Lync Server 2010 – Audio Test Service Issue

I recently experienced an issue when attempting to check the audio quality from a Lync 2010 client. When clicking the “Check” button under the enterprise voice tab of the client, I was greeted with a “Call has not completed or has ended” error. After some investigation it turned out this had occurred due to the primary SIP domain being renamed after the Lync Server installation had been performed and as a result the Test Call auto attendant still had the old SIP domain appended to it. To resolve this issue the following actions were performed:

1. Log on to your Lync server and open the Lync Server Management Shell. When the Management Shell opens type in the following command without quotations, “Get-CSAudioTestServiceApplication” and press return. You should now be presented with a service output and the key part we are looking for is the following:

OwnerUrn: urn:application:testbot
SipAddress: sip:RtcApplication-0e0e407a-6283-4c93-99fa-c0e252b8af09@contoso.local

In my case, my primary SIP domain was no longer contoso.local, this was not even a secondary SIP domain. This ment that when attempting to perform a test call, the SIP address associated with the test bot could not be reached.

2. Now that you have confirmed the SIP address being used for the test call is incorrect, we can now look at a second section of the Get-CSAudioTestServiceApplication output in order to identify exactly what Active Directory attribute we need to modify. Under the identity section of the output you should see a similar string to the following:

Identity: CN={46577062-9cae-404b-b89c-a3d39511e4cc},CN=Application Contacts,CN=RTC Service,CN=Services,CN=Configuration,DC=contoso,DC=local

The CN={46577062-9cae-404b-b89c-a3d39511e4cc} attribute is the one which holds the SIP information for the test call bot. Now we know what attribute we need to modify, you can perform the following actions:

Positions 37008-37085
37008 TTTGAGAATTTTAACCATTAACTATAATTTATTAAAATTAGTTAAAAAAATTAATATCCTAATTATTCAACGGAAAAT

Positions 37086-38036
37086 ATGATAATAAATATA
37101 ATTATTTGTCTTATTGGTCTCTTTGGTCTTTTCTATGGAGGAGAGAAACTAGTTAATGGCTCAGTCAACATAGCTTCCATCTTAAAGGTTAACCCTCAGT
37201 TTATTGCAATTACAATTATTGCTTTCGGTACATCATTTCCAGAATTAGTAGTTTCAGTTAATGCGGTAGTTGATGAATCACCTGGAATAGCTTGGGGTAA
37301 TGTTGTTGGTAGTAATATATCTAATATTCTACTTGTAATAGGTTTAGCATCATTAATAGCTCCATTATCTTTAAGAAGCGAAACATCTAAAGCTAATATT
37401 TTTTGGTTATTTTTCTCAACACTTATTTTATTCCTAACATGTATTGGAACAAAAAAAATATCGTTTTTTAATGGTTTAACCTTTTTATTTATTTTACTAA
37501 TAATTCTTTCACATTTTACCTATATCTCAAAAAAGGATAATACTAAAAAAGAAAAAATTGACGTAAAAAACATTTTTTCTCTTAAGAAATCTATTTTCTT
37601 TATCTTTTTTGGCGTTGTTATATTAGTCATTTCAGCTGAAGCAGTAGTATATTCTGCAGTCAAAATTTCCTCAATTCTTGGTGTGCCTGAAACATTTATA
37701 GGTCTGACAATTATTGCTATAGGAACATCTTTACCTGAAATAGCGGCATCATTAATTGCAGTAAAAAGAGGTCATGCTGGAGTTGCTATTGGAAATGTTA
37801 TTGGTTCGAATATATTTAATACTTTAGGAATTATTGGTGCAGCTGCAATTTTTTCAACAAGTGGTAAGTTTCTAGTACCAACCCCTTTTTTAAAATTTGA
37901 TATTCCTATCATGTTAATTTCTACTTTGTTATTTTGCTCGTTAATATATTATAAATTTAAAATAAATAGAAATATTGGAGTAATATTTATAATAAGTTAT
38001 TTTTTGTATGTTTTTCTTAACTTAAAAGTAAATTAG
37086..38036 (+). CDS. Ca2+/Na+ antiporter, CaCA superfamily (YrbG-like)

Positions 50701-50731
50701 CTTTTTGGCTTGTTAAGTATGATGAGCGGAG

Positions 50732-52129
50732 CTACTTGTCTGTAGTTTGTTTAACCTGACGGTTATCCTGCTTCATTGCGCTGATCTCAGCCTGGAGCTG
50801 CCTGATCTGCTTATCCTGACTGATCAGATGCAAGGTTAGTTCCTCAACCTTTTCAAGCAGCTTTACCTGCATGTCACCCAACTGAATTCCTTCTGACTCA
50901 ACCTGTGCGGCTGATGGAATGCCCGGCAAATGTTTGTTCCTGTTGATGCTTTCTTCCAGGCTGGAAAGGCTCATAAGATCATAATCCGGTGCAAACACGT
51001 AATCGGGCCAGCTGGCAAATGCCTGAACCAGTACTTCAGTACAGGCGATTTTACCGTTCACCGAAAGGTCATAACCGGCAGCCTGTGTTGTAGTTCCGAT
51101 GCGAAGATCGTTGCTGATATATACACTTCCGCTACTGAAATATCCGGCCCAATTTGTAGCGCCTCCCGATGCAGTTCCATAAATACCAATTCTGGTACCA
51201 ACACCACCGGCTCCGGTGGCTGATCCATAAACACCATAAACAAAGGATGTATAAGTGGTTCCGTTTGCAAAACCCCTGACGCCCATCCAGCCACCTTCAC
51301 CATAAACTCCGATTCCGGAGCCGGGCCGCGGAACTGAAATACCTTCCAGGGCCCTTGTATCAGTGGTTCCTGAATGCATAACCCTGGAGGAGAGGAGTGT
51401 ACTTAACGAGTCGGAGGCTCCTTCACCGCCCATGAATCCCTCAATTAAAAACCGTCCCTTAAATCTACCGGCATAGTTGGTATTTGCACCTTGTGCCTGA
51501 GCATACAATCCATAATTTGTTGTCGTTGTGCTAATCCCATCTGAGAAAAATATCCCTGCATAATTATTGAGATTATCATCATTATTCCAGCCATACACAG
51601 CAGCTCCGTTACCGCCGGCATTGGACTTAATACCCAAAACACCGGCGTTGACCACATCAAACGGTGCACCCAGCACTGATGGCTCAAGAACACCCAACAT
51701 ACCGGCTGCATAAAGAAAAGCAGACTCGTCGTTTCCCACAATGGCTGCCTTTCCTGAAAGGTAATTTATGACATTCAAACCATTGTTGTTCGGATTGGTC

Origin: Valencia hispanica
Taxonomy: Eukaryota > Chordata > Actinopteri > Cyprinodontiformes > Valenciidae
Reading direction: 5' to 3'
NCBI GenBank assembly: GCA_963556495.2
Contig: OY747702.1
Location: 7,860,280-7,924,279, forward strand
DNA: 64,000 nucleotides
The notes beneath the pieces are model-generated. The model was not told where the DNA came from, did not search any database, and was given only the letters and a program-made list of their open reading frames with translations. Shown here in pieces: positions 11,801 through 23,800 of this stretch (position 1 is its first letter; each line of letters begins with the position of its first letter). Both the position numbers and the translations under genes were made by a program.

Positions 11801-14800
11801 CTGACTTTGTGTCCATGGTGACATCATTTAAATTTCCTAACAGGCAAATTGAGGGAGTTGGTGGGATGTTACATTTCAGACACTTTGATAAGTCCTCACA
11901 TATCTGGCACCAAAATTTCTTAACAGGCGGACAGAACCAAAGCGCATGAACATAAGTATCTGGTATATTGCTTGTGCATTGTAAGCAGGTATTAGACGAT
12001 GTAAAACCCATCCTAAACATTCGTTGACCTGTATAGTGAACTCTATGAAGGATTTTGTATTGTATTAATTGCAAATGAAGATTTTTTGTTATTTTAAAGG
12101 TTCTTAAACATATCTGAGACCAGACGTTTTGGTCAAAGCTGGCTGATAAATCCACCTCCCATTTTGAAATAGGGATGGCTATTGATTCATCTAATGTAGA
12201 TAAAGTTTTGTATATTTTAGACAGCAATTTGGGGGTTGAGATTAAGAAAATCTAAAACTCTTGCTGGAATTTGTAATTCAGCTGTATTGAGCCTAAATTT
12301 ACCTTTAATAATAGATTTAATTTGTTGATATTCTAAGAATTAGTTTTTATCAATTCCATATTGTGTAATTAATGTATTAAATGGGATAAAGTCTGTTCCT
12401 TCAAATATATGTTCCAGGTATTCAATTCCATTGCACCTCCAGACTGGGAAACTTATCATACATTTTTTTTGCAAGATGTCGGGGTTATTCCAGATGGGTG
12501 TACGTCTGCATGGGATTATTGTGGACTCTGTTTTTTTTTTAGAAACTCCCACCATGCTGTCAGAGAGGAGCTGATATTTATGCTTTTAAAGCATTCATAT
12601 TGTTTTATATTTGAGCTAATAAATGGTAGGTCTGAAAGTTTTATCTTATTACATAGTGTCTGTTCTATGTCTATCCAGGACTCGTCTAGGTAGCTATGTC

3. Logon to domain controller. From the Run dialog box type adsiedit.msc and click ok to open the ADSI Editor.

4. Right click ADSI Edit and then choose Connect To, and then select Configuration from the “Select a well known Naming Context list” and click ok.

5. Click on node CN={46577062-9cae-404b-b89c-a3d39511e4cc}, CN=Application Contacts, CN=RTC Service, CN=Service, CN=Configuration, DC=yourdomain, DC=local, and then right click this node and then select properties.

Note: Replace the “CN=46577062-9cae-404b-b89c-a3d39511e4cc” attribute that was identified in the Get-CSAudioTestServiceApplication output with the GUID for your organisation. The GUID’s specified are unquie to my Active Directory domain.

6. Choose the msRTCSIP-PrimaryUserAddress attributes, and change the domain part of value to sip:RtcApplication-0e0e407a-6283-4c93-99fa-c0e252b8af09@yourdomain.co.uk, opposed to your domain.local. Essentially the domain part of the attribute must match what ever your primary SIP domain is.

7. Log on to your Lync 2010 front end server and restart Audio Test Service. Once the service has been restarted, attempt a test call from Lync 2010 client.

That’s it, you should now be able to make test audio calls from Lync clients.

Remote Desktop Services – Windows XP Single Sign On

I recently experienced an issue with getting RemoteApp single sign on working from Windows XP workstations. When launching a published RemoteApp through either an .RDP or MSI file, users were prompted for authentication even though they had already authenticated on login. In order to stop this from occurring, the following actions were performed.

1. Ensure that the Windows XP workstation is running service pack 3 and ensure that the Remote Desktop Connection 7.0 Client is also installed. The Remote Desktop Connection 7.0 client can be obtained from here.

2. Install the Credential Security Support Provider (CredSSP) package. This enables credentials to be passed to target servers. The CredSSP package can be obtained from here.

3. Ensure that at least .NET Framework 3.5 SP1 is also installed on the workstation.

4. Configure a computer level Group Policy on a domain controller to enable delegating default credentials. A detailed explanation of how to configure the group policy object is detailed here.

5. The final step is to apply hotfix KB953760 which address a particular single sign on issue with Windows XP SP3 based workstations. The hotfix can be directly downloaded from here. When the hotfix has been applied reboot the workstation.

That’s it, you should hopefully now no longer be prompted for authentication when opening published RemoteApp’s on Windows XP SP3 workstations.